UC Berkeley study dispels race as major factor in predicting future offenders

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A new study by UC Berkeley professor of social welfare Jennifer Skeem debunks the assumption that risk assessments of the likeliness that an offender leaving prison will be rearrested are racially biased.

Published in the November issue of Criminology, the study found that rearrest risk predictions were accurate regardless of race, despite critics claiming that scores were affected by race and contribute to the issue of mass incarceration. The study was co-authored by Skeem and Christopher Lowenkamp, a social science analyst at the Administrative Office of the U.S. Courts.

Skeem said the primary motivation behind the study was to determine the validity of risk assessment tools as it relates to race, which can be used to identify intervention methods to reduce subsequent returns to prison.

To identify the effect of race on risk assessment, approximately 33,000 Black and white offenders were randomly matched with one another and monitored for at least a year. Results from the study concluded that race was not a major factor in the prediction score of rearrest.

“Although a lot of (risk assessment scores) are being used in different ways to try … to reduce prison populations, very few people had been paying attention to how they were related to race,” Skeem said. “A number of scholars (were) raising questions about whether the use of the instruments could increase disparity about incarceration.”

The Post Conviction Risk Assessment, or PCRA, was created to improve supervision programs for released convicted offenders. According to a report by the Administrative Office of the U.S. Courts, the PCRA consists of two sections: one filled out by the probation officer and the other by the offender in question, answering questions in seven domains, including criminal history, education, substance abuse and social networks.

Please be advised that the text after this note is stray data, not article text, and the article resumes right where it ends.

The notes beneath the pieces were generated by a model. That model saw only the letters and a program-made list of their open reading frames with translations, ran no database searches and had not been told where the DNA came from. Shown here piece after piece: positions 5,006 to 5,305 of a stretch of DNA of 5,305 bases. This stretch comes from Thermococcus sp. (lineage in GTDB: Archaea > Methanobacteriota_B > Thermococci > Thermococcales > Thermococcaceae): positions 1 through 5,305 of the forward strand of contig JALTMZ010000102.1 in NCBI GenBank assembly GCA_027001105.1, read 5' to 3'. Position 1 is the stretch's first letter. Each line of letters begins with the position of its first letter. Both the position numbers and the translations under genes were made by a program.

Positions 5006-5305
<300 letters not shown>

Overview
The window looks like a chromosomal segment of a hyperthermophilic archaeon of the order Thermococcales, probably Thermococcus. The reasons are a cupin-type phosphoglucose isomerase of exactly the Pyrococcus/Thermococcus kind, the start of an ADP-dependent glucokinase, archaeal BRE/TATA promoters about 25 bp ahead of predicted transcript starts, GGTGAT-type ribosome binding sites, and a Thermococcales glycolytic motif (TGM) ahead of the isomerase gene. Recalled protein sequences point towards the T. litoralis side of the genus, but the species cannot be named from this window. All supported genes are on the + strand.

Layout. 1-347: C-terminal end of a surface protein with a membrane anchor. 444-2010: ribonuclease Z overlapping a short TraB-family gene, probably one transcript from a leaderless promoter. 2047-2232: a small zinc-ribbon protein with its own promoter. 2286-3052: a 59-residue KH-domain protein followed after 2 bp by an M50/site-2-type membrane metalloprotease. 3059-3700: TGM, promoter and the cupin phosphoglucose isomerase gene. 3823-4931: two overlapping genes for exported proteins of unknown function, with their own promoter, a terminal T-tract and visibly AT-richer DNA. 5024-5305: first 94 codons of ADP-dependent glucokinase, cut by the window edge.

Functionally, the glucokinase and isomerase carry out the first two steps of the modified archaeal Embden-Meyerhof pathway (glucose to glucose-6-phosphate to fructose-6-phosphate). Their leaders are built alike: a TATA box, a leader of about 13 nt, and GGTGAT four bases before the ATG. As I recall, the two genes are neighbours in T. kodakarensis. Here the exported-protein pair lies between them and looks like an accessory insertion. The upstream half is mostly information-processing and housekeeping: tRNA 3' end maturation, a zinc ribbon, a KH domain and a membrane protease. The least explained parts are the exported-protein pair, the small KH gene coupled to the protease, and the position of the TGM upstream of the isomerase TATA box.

“Looking at the scores that a group of Black offenders get and white offenders get, the overlap is about 73 percent … even though there’s a tendency for the Black group to have slightly higher scores,” Skeem said.

According to the study, most of the racial difference in risk assessment scores can be traced back to criminal history.

The study comes after a major ProPublica article in May implied that software automatically assigning risk scores discriminates against people of color. After analyzing data from Broward County, Florida, the authors of the ProPublica story concluded that Black offenders were more likely to receive a higher risk assessment score than their white counterparts — meaning they could receive more intense services in order to prevent future misdemeanors.

“Our article prompted a nationwide discussion of the appropriate use of criminal risk scores,” said Julia Angwin, a senior reporter at ProPublica and a co-author of the article, in an email.

Skeem said the United States has an exceptionally high incarceration rate. Research conducted by the Bureau of Justice Statistics found that about 67.8 percent of the prisoners tracked by the study released in 2005 were rearrested within three years and about 76.6 percent were rearrested within five years.

“I think the most important movement that’s taking place is trying to reduce how big the population is of people who are incarcerated,” Skeem said. “One of the ways to do that is (to) use risk assessment to help inform decisions about who can be (appropriately) incarcerated.”

Contact Revati Thatte at [email protected] and follow her on Twitter at @revati_thatte.